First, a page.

Heavy rain over Langa.
It had already darkened and the pallid lamp-light outside the big hall barely caused reflections in the little pool of water in the middle of the square.
Chilly air, the damp windy kind.
Then I set my eyes on her. Again.
A girl. She is around 10 years old.
Very bright, very good in English, very well-aware and very very skinny.
Last time I met her (in December) she was devastated.
Completely broken she embraced me, with those big tears falling down her cheeks she whispered “I am so hungry…”.
As I held this tiny child, feeling the ribs on her back, she told me her lifetime story.
How she, her sister and her mom fled from Jo-bourg to Langa.
How her mom cannot find a job and thus cannot give her kids food every day.
How they are lodgers at someone else’s shack cause they cannot pay to have one of their own.
How she asks her teacher at school for food “under the table”.
How her little sister cries when she thinks no one is watching.
Her voice crumbled as she started telling me about her mother.
“I am so worried about my mother. I am afraid her heart might stop beating. Because of the sadness she feels… For me and my sister. I am afraid she will die away from me and we will be all alone!”
This girl cried. She would not stop.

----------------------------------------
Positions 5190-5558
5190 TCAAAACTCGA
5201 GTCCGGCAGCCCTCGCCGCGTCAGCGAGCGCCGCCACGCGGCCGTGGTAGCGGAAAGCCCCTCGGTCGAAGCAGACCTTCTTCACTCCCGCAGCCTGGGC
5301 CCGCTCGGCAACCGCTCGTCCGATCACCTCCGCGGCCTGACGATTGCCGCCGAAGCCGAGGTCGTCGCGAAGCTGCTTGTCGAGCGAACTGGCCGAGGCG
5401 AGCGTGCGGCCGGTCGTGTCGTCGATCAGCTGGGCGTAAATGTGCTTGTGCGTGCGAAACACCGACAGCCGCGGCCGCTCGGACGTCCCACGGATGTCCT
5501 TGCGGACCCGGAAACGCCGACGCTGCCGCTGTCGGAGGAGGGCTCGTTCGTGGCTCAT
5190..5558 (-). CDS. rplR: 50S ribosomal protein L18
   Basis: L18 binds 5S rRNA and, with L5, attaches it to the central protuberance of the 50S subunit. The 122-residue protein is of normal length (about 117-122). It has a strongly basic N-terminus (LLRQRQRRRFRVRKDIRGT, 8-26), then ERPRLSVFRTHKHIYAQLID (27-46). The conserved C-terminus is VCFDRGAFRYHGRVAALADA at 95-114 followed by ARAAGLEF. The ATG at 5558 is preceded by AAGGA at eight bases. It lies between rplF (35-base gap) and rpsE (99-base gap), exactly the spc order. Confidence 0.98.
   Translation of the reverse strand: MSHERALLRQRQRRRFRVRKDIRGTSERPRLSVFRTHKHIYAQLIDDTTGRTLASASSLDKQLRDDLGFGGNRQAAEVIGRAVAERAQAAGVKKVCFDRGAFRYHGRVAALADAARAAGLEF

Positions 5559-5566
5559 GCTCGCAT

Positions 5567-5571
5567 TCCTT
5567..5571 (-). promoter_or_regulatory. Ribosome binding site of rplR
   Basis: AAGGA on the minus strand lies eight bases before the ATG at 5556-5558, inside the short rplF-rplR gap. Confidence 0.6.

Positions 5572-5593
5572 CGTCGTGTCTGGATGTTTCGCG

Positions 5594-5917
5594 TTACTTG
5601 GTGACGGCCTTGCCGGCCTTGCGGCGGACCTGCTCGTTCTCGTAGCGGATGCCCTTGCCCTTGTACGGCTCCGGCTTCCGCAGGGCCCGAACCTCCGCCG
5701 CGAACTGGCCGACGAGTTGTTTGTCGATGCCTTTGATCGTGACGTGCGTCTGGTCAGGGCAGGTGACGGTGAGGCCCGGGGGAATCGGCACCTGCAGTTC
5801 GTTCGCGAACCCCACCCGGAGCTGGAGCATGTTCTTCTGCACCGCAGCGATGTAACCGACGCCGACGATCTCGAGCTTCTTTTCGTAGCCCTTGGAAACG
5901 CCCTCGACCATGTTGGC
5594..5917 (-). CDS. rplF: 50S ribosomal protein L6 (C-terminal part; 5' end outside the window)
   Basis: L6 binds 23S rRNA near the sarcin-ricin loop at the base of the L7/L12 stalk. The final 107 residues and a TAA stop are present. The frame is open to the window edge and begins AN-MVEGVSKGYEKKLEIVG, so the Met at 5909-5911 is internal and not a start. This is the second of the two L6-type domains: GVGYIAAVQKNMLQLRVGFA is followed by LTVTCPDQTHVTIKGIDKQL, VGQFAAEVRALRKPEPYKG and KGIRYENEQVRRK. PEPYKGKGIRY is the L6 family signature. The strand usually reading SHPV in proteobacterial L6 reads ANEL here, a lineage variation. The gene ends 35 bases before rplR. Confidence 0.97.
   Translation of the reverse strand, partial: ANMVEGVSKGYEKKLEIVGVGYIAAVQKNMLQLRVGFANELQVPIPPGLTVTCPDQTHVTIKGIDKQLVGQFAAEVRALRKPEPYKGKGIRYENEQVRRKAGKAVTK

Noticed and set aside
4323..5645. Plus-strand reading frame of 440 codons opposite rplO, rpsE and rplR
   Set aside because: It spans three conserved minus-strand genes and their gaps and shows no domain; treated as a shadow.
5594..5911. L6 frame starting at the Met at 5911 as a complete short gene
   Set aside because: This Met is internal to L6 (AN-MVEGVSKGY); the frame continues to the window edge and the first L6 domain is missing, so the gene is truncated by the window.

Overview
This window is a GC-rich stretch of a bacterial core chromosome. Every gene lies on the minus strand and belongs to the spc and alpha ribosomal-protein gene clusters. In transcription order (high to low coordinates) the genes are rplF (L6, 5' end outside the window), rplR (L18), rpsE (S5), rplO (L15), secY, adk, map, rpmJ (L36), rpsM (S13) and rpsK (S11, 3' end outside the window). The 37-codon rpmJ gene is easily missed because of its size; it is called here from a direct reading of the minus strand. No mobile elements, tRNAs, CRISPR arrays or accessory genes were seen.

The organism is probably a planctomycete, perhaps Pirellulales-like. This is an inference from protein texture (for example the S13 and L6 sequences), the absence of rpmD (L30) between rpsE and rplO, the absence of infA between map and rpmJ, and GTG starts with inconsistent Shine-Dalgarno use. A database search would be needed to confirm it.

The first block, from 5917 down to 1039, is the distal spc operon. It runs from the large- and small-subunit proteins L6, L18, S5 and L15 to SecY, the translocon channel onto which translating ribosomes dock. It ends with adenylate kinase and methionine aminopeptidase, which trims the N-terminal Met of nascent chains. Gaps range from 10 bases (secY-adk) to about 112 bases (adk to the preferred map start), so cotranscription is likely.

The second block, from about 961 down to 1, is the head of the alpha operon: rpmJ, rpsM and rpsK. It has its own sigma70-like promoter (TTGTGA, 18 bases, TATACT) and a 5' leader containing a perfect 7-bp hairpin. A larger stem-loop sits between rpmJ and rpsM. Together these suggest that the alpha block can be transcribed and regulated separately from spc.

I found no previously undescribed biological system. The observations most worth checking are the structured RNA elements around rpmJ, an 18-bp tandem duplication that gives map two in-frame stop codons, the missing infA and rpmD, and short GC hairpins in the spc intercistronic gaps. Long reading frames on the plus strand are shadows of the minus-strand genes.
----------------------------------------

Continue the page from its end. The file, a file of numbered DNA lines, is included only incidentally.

Desperation. Complete and utter desperation.
As I asked her if there is anything I can do for her she simply replied “Yes… Could you please talk to my mother? Tell her that everything will be alright… Please…”
We did. We spoke to her mother.
Six months later.
I spotted her at a distance.
I picked her up in the rain.
When I asked her how she is doing she said “I am OK now. My mom found a job”.
The smile on her face.
It stretched all around the planet, from one side of the universe to the other.
Completion. Just like that.
She looked at me without saying a word for a long time.
“She is OK now. Me and my sister can have bread almost every day.”
They have their own shack now.
She asked me to come visit her, at their new “house”. Their place.
She loves maths, this little brainy troll.
Reflecting is her thing.
Actually, smiling is her thing.
It was wet.
It was gloomy.
It was humid and raw.
It was cold.
Then I met her.
Please follow Josefin at her blog: